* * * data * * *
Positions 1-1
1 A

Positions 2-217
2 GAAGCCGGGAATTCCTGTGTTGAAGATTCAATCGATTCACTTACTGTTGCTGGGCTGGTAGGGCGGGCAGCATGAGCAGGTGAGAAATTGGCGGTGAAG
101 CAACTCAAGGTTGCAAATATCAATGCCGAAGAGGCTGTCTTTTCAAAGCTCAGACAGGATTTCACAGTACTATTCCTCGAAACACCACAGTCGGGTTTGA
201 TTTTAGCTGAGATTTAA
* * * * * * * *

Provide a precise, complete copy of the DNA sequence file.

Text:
Positions 1-1
1 A

Positions 2-217
2 GAAGCCGGGAATTCCTGTGTTGAAGATTCAATCGATTCACTTACTGTTGCTGGGCTGGTAGGGCGGGCAGCATGAGCAGGTGAGAAATTGGCGGTGAAG
101 CAACTCAAGGTTGCAAATATCAATGCCGAAGAGGCTGTCTTTTCAAAGCTCAGACAGGATTTCACAGTACTATTCCTCGAAACACCACAGTCGGGTTTGA
201 TTTTAGCTGAGATTTAA